Question: Our homeowner association has a running battle about trees. Some view any tree as a nuisance and would prefer to cut them all down. I'm a tree hugger who considers trees an asset to be preserved and protected. Can you discuss the value and care of trees?
Answer: Trees are one of an association's biggest assets and should not be removed without compelling cause. But some do need to be removed from time to time. For more on this subject,
Question: The landscape contractor destroyed part of my downspout. A work order was turned in to the management company and I was given a completion date which came and went. A month later, we experienced heavy rains and the missing downspout allowed water to enter and damage my basement. I called for emergency repairs and was told I would have to wait. I paid for the repairs to the downspout and basement myself and I am billing the association for reimbursement. Am I within my rights?
Answer: The association is not automatically responsible for damage to your unit. For example, if torrential rains caused the gutters to overflow and flood your basement, the damage would be yours to repair. Under the scenario you describe, however, the management company (the association's agent) obviously failed to respond in a timely manner. This failure resulted in damage which rightly should be paid by the association. Of course, the Board may have an issue with the management company for failure to respond but that's another Q&A.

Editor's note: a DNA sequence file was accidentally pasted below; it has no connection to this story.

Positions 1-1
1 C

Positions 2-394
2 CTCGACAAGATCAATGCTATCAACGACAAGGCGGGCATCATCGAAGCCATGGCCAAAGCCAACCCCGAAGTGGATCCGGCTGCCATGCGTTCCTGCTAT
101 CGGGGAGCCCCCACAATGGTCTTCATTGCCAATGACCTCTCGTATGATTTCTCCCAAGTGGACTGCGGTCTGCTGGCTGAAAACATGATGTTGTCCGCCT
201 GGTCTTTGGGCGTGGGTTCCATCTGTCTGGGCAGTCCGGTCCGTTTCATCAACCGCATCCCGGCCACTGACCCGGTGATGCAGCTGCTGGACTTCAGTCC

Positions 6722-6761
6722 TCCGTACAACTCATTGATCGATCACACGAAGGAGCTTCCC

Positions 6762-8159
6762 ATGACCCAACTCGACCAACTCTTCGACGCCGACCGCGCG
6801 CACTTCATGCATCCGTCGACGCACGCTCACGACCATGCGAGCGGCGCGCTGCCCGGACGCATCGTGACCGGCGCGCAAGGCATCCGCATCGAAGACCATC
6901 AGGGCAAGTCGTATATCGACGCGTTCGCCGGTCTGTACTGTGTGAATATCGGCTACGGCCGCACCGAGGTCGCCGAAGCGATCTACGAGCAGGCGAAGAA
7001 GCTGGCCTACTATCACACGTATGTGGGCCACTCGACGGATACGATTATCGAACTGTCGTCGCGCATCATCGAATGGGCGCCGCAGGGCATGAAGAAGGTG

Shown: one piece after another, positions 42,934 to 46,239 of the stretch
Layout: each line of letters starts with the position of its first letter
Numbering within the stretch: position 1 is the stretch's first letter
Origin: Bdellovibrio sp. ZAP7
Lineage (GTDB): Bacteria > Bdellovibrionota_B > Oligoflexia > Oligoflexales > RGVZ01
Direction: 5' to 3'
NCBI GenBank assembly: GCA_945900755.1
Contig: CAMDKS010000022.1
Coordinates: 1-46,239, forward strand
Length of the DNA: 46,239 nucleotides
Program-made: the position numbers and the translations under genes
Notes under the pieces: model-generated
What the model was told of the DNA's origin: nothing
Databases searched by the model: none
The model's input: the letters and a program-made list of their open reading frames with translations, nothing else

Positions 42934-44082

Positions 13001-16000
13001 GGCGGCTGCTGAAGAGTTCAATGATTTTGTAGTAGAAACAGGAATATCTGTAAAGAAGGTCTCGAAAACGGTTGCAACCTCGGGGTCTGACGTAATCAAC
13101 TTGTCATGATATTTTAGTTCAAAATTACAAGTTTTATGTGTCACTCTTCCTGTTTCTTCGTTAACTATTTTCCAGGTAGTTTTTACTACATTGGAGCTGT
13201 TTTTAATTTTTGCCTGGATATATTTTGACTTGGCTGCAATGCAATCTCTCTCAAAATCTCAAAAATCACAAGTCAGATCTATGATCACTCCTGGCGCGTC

Question: Our governing documents read that we need to have 2/3 of the members to vote "yes" in order to amend the documents. Is failure to respond considered a "yes" vote?
Answer: Failure to vote does not qualify as a "yes" vote. Sixty-seven percent is a relatively high threshold so it's important to tally every vote, yea or nay. If voting by mail, there may be a number of ballots that aren't returned for one reason or another. Those owners should be called and reminded or the ballots picked up (except in Florida...hee, hee). If a meeting is held to discuss and vote on an amendment, each owner should be complete and return a proxy in advance of the meeting designating someone that is authorized to vote on their behalf if unable to attend. The combined total of attendees and proxies can usually produce the 67% needed to pass the amendment.
For more information on this subject, .